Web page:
Cancer is a genetic disorder. Although hereditary cancers account for only a small fraction of all tumors, most cancers are caused by a variable mix of heredity and environment that leads to accumulations of genetic alterations and then uncontrolled cell proliferations (Kops et al., 2005
). In addition, genetic alteration is one of the a few most important biological factors that determine the diagnosis and prognosis of different cancers and dictate the treatment strategies for cancer patients. Furthermore, cancer specific therapies based on specific genetic alterations have opened a brand new era of cancer treatment (Jiang et al., 2003
). This lecture will focus on the genetic basis and possible mechanisms of tumorigenesis, common types of cancer, the importance of genetic diagnosis of cancer, and the methodology of cancer genetic diagnosis (Pinkel and Albertson, 2005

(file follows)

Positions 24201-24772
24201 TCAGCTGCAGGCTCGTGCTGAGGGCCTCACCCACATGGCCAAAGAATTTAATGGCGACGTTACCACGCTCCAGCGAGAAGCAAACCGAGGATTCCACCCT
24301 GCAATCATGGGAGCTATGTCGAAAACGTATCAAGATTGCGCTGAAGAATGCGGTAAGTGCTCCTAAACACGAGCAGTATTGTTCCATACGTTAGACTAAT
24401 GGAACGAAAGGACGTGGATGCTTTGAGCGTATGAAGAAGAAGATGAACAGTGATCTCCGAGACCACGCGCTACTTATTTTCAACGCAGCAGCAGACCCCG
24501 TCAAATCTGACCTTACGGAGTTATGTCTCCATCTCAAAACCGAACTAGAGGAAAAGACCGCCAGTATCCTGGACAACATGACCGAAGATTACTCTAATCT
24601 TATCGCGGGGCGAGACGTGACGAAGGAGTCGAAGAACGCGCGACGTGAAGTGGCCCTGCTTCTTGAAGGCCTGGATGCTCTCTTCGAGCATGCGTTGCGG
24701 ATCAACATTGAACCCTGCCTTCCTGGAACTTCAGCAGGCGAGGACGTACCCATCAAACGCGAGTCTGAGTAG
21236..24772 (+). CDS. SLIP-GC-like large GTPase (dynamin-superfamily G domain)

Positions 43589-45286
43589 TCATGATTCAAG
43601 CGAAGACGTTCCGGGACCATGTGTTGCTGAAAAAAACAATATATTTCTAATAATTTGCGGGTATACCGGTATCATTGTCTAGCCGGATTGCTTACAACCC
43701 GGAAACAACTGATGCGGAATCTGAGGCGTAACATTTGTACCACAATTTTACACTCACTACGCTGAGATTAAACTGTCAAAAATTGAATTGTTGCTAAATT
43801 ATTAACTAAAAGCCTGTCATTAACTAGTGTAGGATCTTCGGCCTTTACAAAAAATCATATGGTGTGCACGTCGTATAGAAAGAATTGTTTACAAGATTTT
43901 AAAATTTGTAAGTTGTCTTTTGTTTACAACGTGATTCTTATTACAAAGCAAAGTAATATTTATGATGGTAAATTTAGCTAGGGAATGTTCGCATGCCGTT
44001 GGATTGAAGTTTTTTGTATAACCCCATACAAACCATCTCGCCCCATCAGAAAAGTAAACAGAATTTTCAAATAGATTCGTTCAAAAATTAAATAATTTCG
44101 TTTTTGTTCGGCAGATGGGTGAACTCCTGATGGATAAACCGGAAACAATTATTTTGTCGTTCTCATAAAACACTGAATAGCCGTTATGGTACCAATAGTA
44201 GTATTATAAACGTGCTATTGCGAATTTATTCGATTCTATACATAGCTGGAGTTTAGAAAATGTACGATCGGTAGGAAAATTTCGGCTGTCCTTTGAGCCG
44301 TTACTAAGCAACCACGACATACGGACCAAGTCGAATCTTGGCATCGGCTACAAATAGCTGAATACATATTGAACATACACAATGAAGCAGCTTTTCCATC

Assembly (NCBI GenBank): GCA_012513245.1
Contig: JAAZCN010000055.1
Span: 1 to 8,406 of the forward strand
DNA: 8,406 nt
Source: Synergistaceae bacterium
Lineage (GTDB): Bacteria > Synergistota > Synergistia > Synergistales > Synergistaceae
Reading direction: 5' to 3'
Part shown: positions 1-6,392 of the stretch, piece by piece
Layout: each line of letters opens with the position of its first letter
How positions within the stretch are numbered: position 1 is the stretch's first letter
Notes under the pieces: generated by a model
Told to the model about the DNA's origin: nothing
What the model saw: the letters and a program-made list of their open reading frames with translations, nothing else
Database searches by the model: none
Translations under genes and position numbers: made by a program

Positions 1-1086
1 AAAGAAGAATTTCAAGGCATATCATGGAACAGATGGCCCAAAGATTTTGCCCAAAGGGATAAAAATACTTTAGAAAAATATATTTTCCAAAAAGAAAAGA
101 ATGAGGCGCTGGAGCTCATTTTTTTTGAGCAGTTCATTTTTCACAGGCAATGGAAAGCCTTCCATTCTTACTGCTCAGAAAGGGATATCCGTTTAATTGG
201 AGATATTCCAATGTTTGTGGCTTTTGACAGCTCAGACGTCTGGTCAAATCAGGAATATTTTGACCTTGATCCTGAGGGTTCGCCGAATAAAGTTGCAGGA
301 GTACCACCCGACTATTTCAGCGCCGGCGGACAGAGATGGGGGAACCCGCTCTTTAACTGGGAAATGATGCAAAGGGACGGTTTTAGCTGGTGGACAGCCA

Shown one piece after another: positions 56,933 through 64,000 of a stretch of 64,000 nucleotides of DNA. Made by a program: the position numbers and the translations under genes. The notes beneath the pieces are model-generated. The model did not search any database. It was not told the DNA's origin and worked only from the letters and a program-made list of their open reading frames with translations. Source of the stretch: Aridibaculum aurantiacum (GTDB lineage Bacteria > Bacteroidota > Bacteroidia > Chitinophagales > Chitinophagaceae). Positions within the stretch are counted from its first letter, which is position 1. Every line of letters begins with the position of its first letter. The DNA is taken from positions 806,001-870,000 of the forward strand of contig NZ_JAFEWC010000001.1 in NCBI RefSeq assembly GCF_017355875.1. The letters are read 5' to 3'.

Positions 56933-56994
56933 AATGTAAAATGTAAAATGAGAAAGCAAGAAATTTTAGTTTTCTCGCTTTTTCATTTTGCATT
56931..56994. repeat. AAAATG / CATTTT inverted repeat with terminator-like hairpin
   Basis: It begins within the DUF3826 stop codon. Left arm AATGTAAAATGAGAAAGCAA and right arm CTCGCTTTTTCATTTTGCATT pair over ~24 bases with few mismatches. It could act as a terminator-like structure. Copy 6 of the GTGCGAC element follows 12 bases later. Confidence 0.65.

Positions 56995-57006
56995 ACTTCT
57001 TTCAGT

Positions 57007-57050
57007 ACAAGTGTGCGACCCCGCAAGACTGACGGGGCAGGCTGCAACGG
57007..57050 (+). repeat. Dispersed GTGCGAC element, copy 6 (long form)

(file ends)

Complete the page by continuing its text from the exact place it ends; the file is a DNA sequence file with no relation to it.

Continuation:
The workshop will also review presymptomatic testing of hereditary cancers, focusing on hereditary breast cancer genes, BRCA1 and BRCA2. We will review the nature of the involved genes, and the tumor phenotypes. Genomic analyses of sporadic breast tumors and hereditary tumors will be presented. These studies highlight the variety of genomic alterations present in sporadic tumors and show the differences and similarities between sporadic and hereditary tumors. Clinical aspects of BRCA-mutation testing, patient management and disease prevention will be discussed.
Recent developments in tumor classification using genome-wide expression profiling on microarrays will be reviewed. Initial studies applying expression profiling to identify patients likely to benefit from particular therapeutic approaches will be discussed.